Homeland Security

State Dept. Warns of Europe Travel as Brother Bombers Identified

The State Department issued a travel alert for all of Europe after Tuesday’s pair of bombings in Brussels killed at least 31 and injured at least 270.

Belgian federal prosecutor Frederic Van Leeuw identified the deceased bombers today as brothers Khalid and Brahim El Bakraoui.

Both were identified through fingerprints as they had criminal records for armed robbery and carjackings. Interpol issued a red notice for Khalid before the attacks saying that the native Belgian was wanted on terrorism charges. It noted that he had dual nationality in Belgium and the Bahamas.

They are believed to be linked to the cell that conducted the Nov. 13 Paris attacks.

Brahim, 24, attacked Zaventem airport, while Khalid, 27, bombed the Maelbeek metro station.

Authorities are still looking for a third man seen on airport surveillance footage wearing a white jacket and a hat, pushing a baggage cart with a large black duffel bag.

The man in the middle wearing a black shirt and khakis is Brahim; the one on the left is suspected to be ISIS commander Najim Laachraoui, 24, the bomb-maker in the Paris attacks.


Van Leeuw said the duffel contained another bomb that malfunctioned.

A taxi driver who took the attackers to the airport led police to the apartment they’d rented a week before, where extensive bomb-making materials were discovered.

The State Department’s travel alert runs through June 20 and cautions of “potential risks of travel to and throughout Europe following several terrorist attacks, including the March 22 attacks in Brussels claimed by ISIL.”

“Terrorist groups continue to plan near-term attacks throughout Europe, targeting sporting events, tourist sites, restaurants, and transportation,” the notice says. “U.S. citizens should exercise vigilance when in public places or using mass transportation. Be aware of immediate surroundings and avoid crowded places. Exercise particular caution during religious holidays and at large festivals or events.”

“…European governments continue to guard against terrorist attacks and conduct raids to disrupt plots. We work closely with our allies and will continue to share information with our European partners that will help identify and counter terrorist threats.”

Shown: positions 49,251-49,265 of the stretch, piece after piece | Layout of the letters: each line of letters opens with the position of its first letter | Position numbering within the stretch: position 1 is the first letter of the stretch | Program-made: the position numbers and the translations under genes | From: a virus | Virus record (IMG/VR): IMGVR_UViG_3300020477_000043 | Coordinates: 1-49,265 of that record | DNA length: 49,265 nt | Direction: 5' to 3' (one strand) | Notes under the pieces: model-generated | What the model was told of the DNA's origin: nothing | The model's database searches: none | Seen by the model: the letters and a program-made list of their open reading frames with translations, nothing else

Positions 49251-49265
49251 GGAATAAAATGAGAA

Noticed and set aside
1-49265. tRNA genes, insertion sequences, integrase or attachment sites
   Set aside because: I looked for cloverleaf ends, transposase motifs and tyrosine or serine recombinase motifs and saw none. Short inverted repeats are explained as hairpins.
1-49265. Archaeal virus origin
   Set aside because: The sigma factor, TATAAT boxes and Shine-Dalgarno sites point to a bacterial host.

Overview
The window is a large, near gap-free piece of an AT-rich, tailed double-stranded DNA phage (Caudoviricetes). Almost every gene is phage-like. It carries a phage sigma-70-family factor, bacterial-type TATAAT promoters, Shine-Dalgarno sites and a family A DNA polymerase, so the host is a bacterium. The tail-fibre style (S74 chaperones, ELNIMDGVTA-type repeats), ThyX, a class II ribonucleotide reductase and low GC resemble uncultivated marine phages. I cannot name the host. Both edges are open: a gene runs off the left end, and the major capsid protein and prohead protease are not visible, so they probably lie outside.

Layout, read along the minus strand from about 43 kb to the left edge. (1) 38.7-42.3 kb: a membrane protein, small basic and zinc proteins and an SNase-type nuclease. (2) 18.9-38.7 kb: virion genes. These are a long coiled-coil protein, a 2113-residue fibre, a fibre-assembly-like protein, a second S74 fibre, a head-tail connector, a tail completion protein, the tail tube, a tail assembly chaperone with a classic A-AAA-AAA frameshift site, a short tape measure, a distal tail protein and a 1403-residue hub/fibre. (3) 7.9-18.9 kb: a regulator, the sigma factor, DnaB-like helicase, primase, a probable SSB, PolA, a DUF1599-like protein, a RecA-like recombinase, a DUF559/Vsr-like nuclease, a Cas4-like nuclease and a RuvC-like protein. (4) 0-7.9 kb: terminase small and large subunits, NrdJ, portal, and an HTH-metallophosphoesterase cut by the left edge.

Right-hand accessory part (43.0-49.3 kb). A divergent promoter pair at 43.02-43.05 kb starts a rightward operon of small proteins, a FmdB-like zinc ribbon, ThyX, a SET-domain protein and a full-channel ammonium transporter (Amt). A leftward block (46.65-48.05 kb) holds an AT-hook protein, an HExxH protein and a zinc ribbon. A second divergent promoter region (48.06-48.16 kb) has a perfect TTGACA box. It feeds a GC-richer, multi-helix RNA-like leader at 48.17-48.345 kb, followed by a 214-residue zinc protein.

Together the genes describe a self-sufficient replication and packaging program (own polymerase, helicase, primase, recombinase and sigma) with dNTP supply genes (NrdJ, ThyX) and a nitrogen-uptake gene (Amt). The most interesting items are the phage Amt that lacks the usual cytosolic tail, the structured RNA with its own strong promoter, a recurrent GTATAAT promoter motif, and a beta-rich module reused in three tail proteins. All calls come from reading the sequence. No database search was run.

The U.S. Embassy in Brussels advised citizens there that the alert level in the country is still 4 — “serious and imminent attack.”

“We urge individuals to exercise caution and to avoid large gatherings. A period of mourning is underway and will end on Thursday. Many public events have been cancelled. Public transportation has been disrupted. Zaventem airport remains closed,” the Embassy said today.

House Homeland Security Committee Chairman Mike McCaul (R-Texas) told Fox on Tuesday that the Brussels attack was not a surprise.

“They are at much greater risk than the United States,” McCaul said. “Having said that, we’re also very concerned given the latest ISIS video talking about a Paris-style attack in the United States. That we are on a high state of alert both at airports and at train stations. But, also, last points of departure from European cities and high threat countries into the United States.”

“…When I spoke with the FBI earlier, it’s this encryption idea. The idea that they can communicate in dark space, like they did in Paris, like what I think probably happened here in the Brussels case that concerns us the most. If we can’t see their communications, you can’t stop it.”

This story was updated with suspect information at 4 p.m. EST.

Brothers Khalid, left, and Ibrahim El Bakraoui have been identified as the deceased bombers in the March 22, 2016, Brussels attacks.

Brothers Khalid, left, and Ibrahim El Bakraoui have been identified as the deceased bombers in the March 22, 2016, Brussels attacks.